Smoke Signals

This is a brief piece about mother and daughter, and the unexpected things that bring them together. It’s my mostly-true interpretation of mostly-true events.

I didn’t know until I was in my mid-twenties that my mother believed in ghosts.

I also didn’t know that she liked country music, enjoyed a glass of red wine with dinner, or had kept a painting in our basement that was given to her by her high school boyfriend. At age 24 I wondered, how is that possible? How could it be that I had lived with my mother for this long and not known any of these quirks?

There had been hints in the past that my mom was interested in the paranormal. Sometimes I’d come home after school and she would be watching Hollywood Medium. As long as my dad wasn’t home to gently mock us, we could sit and watch together. Every now and then: “This is so silly. Who believes this stuff.” But we just turned up the volume, riveted.

She knew all of my quirks, of course, usually even before I did. It became amazing to me, later, how little I could know myself while also being so incredibly selfish. But as a teenager none of that was visible to me yet; I was too busy dealing with the turmoil of pushing my mother away and pulling her close to me all at once. It was a delicate dance, painful at times.

“You don’t trust me! You don’t get it!” I would say to her at the back door of our house, after getting home later than expected. It took a few years of being a practice grown-up (and of living with my parents as an adult) for me to realize how I had sounded.

It also took me until my mid-twenties to find out that I believed in ghosts, too.

One night I was in my attic bedroom and smelled something peculiar burning. It didn’t smell like food, or frayed wiring, but still very distinctly burnt. I went downstairs to follow the waft of the smell. It was strongest in the living room; by the time I got to the kitchen, it faded away entirely.

It was probably nothing, of course. I knew that. But I went to get my mom anyway and dragged her over to see if she noticed the smell too. She did. We checked to make sure nothing was burning in the house. Our house was old, built in the 1930s, so I thought it was entirely possible that something could have just spontaneously combusted. But there was no sign of fire. My mom and I scoured the living room again, giggling and calling out theories.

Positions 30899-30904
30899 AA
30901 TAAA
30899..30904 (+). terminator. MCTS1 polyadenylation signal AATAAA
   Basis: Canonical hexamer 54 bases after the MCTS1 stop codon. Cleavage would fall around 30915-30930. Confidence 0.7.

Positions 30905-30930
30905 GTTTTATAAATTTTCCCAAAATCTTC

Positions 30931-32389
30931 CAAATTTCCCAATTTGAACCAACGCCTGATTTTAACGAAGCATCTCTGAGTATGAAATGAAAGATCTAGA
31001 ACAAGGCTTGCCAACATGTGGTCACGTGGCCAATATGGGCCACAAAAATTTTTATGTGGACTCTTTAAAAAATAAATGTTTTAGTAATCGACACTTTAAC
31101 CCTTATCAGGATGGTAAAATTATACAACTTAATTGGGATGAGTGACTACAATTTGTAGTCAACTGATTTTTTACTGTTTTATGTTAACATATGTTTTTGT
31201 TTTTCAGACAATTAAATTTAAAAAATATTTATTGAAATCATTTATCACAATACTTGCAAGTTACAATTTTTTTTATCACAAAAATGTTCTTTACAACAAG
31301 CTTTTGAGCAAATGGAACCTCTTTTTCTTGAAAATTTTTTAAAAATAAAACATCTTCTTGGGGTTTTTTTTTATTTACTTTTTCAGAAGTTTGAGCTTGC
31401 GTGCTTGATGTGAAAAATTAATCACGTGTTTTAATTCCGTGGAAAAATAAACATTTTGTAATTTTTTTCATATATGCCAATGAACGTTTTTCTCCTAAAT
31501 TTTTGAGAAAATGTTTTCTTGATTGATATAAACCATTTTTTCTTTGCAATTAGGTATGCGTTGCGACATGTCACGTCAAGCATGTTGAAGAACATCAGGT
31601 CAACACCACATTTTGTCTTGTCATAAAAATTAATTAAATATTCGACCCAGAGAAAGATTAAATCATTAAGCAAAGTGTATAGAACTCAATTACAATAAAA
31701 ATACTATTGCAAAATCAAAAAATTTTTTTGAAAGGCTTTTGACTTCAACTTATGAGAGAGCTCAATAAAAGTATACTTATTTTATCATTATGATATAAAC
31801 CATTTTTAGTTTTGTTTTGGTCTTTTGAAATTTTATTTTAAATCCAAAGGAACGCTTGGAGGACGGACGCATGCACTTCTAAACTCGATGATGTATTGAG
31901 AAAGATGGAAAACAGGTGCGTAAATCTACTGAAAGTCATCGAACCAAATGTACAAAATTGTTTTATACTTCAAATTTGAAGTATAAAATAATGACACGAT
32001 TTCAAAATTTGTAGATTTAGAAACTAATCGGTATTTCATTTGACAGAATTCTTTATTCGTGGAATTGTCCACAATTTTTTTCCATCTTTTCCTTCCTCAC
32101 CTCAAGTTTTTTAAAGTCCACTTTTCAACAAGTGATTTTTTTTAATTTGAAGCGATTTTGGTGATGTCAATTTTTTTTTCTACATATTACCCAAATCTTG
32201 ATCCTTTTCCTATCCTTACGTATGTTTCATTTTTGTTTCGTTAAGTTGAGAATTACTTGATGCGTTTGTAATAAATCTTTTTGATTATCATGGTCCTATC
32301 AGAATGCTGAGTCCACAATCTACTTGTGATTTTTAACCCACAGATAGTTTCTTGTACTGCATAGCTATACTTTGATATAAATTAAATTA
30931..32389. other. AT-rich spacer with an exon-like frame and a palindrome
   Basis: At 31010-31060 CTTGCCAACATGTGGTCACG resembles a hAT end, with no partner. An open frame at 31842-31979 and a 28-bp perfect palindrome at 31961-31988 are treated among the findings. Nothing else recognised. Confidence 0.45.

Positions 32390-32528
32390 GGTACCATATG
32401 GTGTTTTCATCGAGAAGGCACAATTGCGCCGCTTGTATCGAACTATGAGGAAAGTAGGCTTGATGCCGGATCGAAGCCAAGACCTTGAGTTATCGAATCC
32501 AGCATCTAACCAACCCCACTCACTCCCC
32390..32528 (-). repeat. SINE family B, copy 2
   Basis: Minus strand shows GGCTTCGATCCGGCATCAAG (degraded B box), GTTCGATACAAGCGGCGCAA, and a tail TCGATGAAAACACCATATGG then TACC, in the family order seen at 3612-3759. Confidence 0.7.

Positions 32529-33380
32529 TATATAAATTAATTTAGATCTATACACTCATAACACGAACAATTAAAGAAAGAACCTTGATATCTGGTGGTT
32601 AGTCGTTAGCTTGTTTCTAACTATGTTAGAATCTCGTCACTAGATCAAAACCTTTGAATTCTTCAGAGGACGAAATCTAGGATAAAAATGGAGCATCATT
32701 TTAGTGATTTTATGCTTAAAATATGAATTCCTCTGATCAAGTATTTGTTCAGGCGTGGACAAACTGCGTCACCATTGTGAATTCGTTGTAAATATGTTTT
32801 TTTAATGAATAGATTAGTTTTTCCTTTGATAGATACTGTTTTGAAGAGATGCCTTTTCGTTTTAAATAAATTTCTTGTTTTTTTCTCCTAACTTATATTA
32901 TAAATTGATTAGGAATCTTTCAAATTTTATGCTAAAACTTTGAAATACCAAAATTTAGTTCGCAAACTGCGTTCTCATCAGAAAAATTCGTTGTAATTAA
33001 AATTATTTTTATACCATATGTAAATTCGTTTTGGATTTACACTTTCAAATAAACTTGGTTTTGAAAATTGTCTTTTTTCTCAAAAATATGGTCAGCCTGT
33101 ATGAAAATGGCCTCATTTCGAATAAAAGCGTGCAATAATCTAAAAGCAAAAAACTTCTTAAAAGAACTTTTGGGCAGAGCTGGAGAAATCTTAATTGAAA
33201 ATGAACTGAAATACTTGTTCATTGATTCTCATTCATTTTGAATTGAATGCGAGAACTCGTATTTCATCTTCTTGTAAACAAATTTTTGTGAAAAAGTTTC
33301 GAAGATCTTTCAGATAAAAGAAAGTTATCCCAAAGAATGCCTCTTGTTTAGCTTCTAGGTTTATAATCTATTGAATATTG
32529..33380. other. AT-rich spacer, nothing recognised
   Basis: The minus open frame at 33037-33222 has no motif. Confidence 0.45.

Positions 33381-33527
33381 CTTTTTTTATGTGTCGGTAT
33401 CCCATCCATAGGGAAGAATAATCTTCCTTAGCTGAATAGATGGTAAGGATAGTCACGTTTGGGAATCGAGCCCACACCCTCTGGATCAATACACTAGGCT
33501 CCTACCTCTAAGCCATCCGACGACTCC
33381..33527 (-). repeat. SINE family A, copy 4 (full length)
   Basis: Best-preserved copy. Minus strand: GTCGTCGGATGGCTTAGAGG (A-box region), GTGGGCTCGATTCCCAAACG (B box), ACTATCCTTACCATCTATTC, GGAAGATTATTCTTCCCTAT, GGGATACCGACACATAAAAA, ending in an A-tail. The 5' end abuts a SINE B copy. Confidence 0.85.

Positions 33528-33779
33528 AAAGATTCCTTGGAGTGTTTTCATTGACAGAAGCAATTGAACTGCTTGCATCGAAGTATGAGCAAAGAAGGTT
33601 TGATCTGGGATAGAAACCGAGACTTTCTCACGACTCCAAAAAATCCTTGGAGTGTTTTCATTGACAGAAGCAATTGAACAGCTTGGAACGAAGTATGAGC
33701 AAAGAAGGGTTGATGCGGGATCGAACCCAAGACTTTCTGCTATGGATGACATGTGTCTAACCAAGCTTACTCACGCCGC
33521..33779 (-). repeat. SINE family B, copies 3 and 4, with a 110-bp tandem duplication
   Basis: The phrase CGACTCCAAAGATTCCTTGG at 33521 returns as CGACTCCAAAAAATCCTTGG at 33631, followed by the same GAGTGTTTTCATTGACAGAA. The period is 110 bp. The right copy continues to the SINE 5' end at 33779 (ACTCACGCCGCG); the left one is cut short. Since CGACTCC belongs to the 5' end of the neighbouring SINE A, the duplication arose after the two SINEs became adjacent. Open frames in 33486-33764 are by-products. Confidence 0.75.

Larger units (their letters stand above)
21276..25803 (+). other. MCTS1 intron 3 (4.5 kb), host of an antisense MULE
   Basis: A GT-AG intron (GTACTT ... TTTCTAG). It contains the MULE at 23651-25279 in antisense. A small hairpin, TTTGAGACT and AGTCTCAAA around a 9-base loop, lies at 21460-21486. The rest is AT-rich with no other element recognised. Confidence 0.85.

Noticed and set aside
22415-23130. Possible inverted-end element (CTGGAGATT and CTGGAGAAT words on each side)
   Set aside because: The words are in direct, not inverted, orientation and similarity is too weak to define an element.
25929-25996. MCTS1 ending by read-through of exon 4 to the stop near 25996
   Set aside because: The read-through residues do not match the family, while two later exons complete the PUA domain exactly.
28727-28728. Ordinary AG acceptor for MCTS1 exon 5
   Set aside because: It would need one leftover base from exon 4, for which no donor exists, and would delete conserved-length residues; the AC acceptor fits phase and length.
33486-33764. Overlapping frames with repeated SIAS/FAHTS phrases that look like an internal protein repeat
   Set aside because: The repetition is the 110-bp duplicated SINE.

“I wonder if this used to be the kitchen.”

“Maybe there was a stove here.”

“It’s a friendly spirit, right? Or else the smell would be…brimstone, I guess?”

Before we knew it, we had already decided; there was a ghost in the house. My dad laughed as we darted back and forth across the threshold of the living room, sniffing the air and grinning at each other.

I started imagining what kind of ghost would live in our home. It was a maternal presence, in my imagination. One that had watched my growing up, and before that, watched my mother start a marriage in a place far from home. What must this spirit have thought of us as we each grew up? As I lost sight of my mother, searched for her, and then found her, again and again?

I imagined our ghost as a waft of smoke curling around my mother and me. I hoped she watched us smiling as we tried to find her, and when we gave up, as we linked arms on our way to the kitchen.

One thought on “Smoke Signals

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